When I heard the news that Robert Gabriel Mugabe had died, I had no emotion, no sense of loss or hate, no anger, no satisfaction, just an acceptance that the inevitable had happened. I didn’t rejoice because I have never wished for him to die. All I had cared for Mugabe was for him to leave office and let Zimbabweans determine their own path. There was a part of me that felt some pity for him as he seemingly died unrepentant for what he had done and what he presided over during his 38 years in power.
At his death, in the midst of all the conflicted discussions around whether Mugabe was a hero or a villain, one particular question caught my attention and had me thinking. Did Mugabe really have a full life or just a long life full of things?
Mugabe the Hero
There is no doubt that the early part of Mugabe’s political life he was considered a hero and was loved. Songs were composed about him as the saviour. He came out of prison and led his country to independence after a bloody war. With a wife loved by all, he was the poster boy of post-colonial states. He dined and was knighted by the queen. He was an eloquent storyteller who travelled the world. He was revered by fellow Afrikans for this Pan Africanist ideals. His attitude towards education led to some of the highest literacy rates in Africa and lastly standing up to the West and taking the land.
Mugabe the Villian
The latter part, however, he became extremely unpopular as his heart hardened towards the people he led. Any descending voices were met with violence, abductions, torture even death. Through his policies, he destroyed peoples marriages as families were scattered abroad and livelihoods as the economy shrunk and jobs were lost. His tolerance of corruption by his cronies ensured that a once self-sustaining country was looted to the point of being a beggar in the region.
This downward spiral in popularity ended by a fall of grace, when he was betrayed by his loyal lieutenants. This last act may have hurt him more than his physical ailments which had him literally take up residence in Singapore getting treatment. His death two years after losing power will have not had much effect on citizens emotionally, then had it happened while in power. But even then I still don’t think people would have run out on the streets in celebration. He may have stripped us of our dignity but not of our humanity.
Mugabe was blessed to have lived to 95, a life filled with many diverse experiences. The summation of all these experiences could be considered a full life. I have a different perspective on what constitutes a full life.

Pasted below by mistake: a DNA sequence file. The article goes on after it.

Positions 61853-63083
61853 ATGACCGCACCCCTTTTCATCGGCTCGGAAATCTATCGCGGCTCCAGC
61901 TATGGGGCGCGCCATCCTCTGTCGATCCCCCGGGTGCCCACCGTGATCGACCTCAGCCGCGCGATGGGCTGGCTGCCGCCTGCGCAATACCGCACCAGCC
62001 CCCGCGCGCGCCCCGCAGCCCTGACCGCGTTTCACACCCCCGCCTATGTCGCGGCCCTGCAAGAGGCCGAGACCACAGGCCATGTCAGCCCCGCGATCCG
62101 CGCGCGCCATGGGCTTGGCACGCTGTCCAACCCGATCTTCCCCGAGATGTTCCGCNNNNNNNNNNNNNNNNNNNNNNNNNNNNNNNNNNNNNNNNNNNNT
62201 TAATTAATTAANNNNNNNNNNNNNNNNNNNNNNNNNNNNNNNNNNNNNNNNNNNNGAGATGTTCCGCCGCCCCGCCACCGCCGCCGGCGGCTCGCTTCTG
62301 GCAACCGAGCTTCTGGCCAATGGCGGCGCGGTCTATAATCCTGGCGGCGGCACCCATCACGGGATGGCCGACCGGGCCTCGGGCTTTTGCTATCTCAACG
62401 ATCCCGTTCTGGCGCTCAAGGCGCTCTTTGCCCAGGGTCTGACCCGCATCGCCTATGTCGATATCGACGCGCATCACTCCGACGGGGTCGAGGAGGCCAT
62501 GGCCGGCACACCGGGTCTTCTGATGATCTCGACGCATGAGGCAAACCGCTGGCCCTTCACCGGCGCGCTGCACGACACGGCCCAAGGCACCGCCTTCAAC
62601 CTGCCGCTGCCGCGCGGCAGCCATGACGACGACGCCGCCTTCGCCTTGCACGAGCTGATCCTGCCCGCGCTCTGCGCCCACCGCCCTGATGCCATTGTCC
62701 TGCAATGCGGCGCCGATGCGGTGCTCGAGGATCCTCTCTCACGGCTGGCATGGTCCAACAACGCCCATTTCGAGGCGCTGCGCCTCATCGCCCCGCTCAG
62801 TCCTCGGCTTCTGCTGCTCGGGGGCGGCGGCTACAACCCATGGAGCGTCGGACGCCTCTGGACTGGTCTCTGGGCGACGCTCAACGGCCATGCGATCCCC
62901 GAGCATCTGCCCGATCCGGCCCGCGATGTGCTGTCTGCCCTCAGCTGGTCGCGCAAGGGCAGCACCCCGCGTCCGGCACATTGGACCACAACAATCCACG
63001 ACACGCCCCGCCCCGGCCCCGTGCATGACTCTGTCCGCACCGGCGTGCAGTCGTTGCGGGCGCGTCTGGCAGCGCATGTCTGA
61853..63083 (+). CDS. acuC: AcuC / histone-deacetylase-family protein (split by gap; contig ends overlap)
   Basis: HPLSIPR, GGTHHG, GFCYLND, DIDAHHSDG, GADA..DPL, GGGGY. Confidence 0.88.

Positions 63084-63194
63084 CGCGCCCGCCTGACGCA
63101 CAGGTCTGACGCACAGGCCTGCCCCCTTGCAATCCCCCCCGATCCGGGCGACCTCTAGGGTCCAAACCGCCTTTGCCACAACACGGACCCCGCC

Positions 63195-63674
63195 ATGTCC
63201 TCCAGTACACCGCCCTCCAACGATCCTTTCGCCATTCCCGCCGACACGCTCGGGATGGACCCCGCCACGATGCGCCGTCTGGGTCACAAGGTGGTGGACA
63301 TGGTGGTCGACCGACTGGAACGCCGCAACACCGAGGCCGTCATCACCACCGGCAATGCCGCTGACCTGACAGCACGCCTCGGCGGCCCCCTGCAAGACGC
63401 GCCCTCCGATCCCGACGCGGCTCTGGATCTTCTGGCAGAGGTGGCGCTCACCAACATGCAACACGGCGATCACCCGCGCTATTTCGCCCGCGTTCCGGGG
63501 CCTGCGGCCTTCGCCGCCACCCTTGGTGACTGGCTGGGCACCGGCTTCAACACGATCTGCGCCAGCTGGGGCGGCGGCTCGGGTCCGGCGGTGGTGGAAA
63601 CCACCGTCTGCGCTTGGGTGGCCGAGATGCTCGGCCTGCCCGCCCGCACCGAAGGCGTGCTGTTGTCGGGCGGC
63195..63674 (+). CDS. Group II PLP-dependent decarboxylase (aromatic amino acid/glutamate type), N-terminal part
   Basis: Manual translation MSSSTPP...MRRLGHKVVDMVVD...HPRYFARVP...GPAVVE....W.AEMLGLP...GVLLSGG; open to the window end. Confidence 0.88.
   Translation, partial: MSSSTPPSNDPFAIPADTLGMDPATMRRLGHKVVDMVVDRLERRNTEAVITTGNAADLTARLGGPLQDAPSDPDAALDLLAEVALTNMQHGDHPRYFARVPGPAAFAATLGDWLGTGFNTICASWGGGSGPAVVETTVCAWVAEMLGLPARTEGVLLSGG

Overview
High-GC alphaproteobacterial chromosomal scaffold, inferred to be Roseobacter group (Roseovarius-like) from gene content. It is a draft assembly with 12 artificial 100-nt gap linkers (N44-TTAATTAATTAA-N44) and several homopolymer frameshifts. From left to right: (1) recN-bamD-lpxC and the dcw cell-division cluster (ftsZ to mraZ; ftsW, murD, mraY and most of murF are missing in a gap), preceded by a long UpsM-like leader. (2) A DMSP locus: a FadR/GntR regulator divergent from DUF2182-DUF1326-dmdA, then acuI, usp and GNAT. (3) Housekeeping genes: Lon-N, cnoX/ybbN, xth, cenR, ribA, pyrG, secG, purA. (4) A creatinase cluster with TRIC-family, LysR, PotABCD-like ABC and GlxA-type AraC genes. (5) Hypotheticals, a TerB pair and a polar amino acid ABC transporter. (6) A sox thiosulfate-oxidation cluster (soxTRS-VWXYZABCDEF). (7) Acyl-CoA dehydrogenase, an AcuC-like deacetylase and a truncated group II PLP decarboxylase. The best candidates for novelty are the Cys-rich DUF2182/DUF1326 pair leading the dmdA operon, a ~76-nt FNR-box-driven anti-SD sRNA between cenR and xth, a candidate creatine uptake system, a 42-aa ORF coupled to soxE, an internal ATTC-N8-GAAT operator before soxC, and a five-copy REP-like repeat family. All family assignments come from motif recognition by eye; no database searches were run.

What is a full life
A full life must have its fruit to show. A full life is not so much defined by the quantity of experiences but the quality of those experiences. And as a leader of a nation, how these experiences impact your soul and also of all those that he leads. A full life is not about perfection.
A full life is one that is first and foremost inspired by love! Love is the foundation, the source of the motivate of all the actions throughout a person’s life. Without love, it is not possible for one to live a full life.
A full life is one where a person strives for peace and is at peace with himself, contentment. A life that brings peace to others too. One can live a long life but not have a full one.
A father cannot claim to have lived a full life if he never took care of his children, they were raised by someone else’s home while he was out minding his own business.
A full life must have its fruit to show, what are the fruits of Mugabe’s full life? So he travelled the world what did he bring back for us that could inspire us for the better? 95 years on this earth, what wisdom from his old age benefitted the people of Zimbabwe? What wise counsel did he impart in his old age? As a leader for such a long time, what example of leadership did he leave behind? Did he wisely nurture a leader to take up after him?
The wealth that he accumulated and constantly claimed that the country had, how did that add to the prosperity of the country?
For all is entertaining eloquent speeches about sovereignty and Pan Africanism what did he have to show about the values of Pan Africanism, was his lifestyle a testament of those ideals?
Did Mugabe’s treatment of the people he led exhibit a person whose heart was at peace, a person who cared and had compassion? Mugabe spent his life basically on the run for his life, “the wicked flee when no-one is chasing them”.
He was clearly bitter about how the British had treated him and would get back at them at any opportunity at whatever cost. That bitterness was compounded by the betrayal by his trusted colleagues.
In all this, there is no record of Mugabe ever asking for forgiveness from the people he tortured and tormented throughout his tenure. The was no compassion in his actions. Mugabe was insecure and tolerated no-one making jokes about him, any form of artistic expression which questioned his rule was shut down.
After all has been said Mugabe’s life can be summed up as one of selfish ambition with all his deeds pointing to self-interest and self-preservation. What comes out of our mouths– whether good or bad reflects what is in our hearts. Does what came out of Mugabe’s mouth reflect a heart that was at peace or a tormented heart filled with bitterness?
All these points painted a final picture which we can look at and judge for ourselves whether that was a full life or just a long one full of things. One that you would aspire to emulate or you would wish for your children?‘To whom much is given, much will be required’ With all the grace that was afforded to him through the blessings of a long life, wealth, knowledge and exposure through travel, he had a responsibility as the leader of a nation to ensure it all benefits the people he led.
John 10:10 The thief comes only to steal and kill and destroy. I have come that they may have life, and have it in all its fullness.